Photographer Lisa Kessler considers Pinkie (shown above) to be one of the most important images in her series. Photographed at The Huntington, a private museum and library in San Marino, California, Kessler’s image captures a young girl lying on a gallery bench below Thomas Lawrence’s Sarah Barrett Moulton: Pinkie (1794). Lawrence’s Pinkie, paired with Thomas Gainsborough’s Jonathan Buttal: The Blue Boy in display and in popular culture since the 1920s although the two paintings had no connection, is believed by many to be the piece which cemented the gendered interpretation of the color pink. 

“People either love pink or they hate it, but these photographs don’t have to be a little didactic lesson. They have to stand alone as visual delights. I used the cultural construction of the color only as a jumping off point to make interesting pictures.”

A selection of Lisa Kessler’s pink photographs are exhibited In the Pink at Danforth Art through June 15. Kessler has curated text—comments from writers, artists, and psychologists on the color pink—to accompany the images, all of which will contribute to a forthcoming book by the artist.

Sunday, April 6, 4pm Talk, 4:45pm Reception: Join us for a gallery talk and light reception this Sunday. This event is free for Danforth Art members, and included in museum admission. Advance registration is not required.

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March 2014


Michael David

Michael David, Pieta, 1987, Charcoal on paper, 50” x 86”

Who We Are
Michael David, Exhibiting Artist, Bearing Witness

“It feels like a history lesson now,” says exhibiting artist Michael David of the AIDS epidemic in Boston in the 1980s that inspired his print series Bearing Witness. “How do you make people understand a fear that lasted ten years, discrimination that did not go away? The statistics were harrowing at first. It was a very isolating disease.”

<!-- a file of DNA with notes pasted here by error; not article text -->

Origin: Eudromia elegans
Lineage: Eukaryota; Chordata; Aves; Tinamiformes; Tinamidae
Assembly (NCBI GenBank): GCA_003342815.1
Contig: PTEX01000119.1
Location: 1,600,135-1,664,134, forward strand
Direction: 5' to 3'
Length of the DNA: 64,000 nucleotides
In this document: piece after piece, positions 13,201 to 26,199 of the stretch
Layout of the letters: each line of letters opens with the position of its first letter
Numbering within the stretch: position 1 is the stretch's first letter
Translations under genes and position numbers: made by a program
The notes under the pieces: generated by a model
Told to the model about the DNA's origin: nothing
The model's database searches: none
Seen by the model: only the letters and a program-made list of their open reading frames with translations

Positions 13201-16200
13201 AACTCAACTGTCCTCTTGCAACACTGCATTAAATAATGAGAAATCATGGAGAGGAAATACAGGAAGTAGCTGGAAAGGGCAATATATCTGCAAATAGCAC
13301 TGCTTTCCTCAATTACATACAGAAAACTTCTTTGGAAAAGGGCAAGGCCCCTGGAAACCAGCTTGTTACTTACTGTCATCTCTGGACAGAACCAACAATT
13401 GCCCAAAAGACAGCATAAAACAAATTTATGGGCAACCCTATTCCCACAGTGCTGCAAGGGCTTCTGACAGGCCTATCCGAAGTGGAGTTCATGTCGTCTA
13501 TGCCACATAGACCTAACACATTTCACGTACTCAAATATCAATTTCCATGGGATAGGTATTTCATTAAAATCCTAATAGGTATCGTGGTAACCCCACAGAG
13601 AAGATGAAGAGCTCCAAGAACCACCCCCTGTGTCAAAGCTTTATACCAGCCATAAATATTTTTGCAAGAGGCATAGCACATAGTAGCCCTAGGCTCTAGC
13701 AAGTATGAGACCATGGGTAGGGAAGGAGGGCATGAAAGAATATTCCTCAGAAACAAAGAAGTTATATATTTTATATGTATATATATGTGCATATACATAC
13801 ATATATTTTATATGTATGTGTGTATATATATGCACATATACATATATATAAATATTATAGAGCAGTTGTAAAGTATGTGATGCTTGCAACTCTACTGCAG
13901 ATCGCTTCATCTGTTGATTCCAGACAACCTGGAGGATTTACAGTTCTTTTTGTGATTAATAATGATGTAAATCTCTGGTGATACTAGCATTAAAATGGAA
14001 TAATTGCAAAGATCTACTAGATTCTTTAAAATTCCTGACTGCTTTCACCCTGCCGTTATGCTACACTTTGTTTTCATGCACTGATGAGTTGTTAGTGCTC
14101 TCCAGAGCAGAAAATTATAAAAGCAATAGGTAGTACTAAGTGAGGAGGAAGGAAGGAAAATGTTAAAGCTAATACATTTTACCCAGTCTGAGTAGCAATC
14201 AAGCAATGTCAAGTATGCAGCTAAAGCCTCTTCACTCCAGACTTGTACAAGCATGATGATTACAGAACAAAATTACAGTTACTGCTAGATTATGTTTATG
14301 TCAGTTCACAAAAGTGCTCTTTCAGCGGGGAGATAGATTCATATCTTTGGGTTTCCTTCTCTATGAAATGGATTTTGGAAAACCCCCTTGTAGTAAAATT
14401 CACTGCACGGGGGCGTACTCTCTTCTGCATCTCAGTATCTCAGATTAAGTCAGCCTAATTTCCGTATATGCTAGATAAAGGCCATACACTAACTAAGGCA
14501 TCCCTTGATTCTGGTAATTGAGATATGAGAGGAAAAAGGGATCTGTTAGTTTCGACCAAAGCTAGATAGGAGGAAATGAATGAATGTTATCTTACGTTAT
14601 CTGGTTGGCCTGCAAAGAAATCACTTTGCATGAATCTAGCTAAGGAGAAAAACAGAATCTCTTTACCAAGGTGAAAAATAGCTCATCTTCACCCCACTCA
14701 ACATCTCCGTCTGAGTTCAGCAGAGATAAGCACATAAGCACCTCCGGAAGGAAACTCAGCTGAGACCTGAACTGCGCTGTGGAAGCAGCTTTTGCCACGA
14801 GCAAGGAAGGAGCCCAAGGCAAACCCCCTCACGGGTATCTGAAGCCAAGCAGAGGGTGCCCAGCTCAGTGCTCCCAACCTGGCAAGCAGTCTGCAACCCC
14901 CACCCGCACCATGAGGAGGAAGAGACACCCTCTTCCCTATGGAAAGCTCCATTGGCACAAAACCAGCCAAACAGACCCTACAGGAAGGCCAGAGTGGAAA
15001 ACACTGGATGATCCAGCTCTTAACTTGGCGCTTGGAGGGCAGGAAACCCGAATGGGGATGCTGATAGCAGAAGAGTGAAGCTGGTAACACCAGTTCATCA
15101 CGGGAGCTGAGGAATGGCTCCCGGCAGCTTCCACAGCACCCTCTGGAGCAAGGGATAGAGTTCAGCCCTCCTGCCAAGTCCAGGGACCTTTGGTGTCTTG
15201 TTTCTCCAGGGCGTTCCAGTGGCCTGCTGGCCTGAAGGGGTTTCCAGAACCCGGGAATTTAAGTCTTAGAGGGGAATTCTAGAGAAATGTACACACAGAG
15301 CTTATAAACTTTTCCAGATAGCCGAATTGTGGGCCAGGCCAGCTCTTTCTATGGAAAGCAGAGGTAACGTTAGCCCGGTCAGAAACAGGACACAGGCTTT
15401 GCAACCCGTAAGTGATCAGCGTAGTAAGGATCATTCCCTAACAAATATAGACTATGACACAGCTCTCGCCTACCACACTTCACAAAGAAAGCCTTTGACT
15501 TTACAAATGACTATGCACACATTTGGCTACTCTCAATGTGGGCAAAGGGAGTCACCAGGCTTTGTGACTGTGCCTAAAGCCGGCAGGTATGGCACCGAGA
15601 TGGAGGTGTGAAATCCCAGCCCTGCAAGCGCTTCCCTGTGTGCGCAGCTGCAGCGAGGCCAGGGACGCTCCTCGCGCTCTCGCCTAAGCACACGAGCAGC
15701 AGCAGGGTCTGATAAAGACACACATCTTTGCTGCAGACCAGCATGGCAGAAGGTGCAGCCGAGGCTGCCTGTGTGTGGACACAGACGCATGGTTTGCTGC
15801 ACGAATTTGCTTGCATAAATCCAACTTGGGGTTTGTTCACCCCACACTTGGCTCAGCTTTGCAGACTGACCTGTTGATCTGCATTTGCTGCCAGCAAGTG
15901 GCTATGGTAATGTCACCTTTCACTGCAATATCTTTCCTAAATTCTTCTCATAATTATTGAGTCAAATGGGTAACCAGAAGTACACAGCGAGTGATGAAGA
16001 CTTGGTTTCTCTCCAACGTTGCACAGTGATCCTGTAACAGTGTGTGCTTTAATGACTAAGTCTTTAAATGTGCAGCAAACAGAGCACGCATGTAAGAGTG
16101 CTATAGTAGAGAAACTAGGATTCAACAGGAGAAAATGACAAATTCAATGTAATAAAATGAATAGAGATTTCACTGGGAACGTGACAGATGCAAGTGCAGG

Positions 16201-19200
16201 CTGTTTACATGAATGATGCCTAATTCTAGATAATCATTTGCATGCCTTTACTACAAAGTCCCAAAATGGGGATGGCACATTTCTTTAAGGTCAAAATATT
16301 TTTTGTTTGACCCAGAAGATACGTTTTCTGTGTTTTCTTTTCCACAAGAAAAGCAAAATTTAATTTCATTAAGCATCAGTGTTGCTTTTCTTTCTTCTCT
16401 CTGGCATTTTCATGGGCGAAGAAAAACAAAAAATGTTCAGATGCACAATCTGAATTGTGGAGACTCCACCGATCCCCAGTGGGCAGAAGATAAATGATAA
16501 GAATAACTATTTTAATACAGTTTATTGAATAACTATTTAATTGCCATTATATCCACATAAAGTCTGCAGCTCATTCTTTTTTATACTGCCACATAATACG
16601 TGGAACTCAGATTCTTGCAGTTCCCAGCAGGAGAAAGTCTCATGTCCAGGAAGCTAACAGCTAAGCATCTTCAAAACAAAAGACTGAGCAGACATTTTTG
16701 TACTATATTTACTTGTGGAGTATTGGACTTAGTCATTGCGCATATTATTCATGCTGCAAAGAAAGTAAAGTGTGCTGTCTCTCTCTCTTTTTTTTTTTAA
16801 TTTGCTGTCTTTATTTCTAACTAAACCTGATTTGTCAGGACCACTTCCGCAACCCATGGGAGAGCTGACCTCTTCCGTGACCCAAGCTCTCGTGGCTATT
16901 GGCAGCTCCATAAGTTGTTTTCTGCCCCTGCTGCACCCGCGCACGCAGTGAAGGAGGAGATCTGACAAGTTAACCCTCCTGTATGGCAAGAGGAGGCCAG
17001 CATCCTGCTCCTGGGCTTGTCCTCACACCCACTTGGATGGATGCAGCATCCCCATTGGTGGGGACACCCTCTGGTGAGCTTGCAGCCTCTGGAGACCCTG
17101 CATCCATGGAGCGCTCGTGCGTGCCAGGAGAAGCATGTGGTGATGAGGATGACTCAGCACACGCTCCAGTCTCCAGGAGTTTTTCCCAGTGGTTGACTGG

Boston artist Michael David received his BA at Brandeis College in 1977 and his MFA from Boston University in 1980. Trained in classical painting, David spent his early career exploring use of the figure in contemporary prints and drawings. He did not see the human form as an isolated element, but rather in situ, as seen life. He drew scenes of subways and restaurants, reflections of the everyday.

But, by the late 1980s, David was drawn to a new subject matter, one much more personal. “I did not sit down intending to do drawings about AIDS,” says David. “I did not intend to be political. I was just processing my own fears, my own grief, as I saw close friends dying from the disease.”

David describes the climate in Boston in the mid-1980s as a time of intense fear and rampant rumor as hundreds, mostly gay men, contracted the still-misunderstood disease. The disease was cruel and their suffering was not met with empathy. When his own close friend was diagnosed, he volunteered to sit vigil bedside and made drawings as a result of his experience.

First exhibited at Massachusetts College of Art in 1989, Bearing Witness portrays heartbreak and loss in drawings that are universal reflections of human suffering. Receiving critical recognition, and, he admits, some negative responses to the subject matter of his work, David was invited to exhibit in college art galleries across the country. “I wanted the works to sensitize students to and educate them on AIDS. Colleges allowed students to discuss both the art and the disease, and my work served as a backdrop for students to process their own anxieties.”

David is proud to see the works back on exhibit at Danforth Art. Although 25 years have passed, the artist felt a swell of emotion as he unwrapped the drawings, a visceral pull to the terror and sadness that first inspired the work.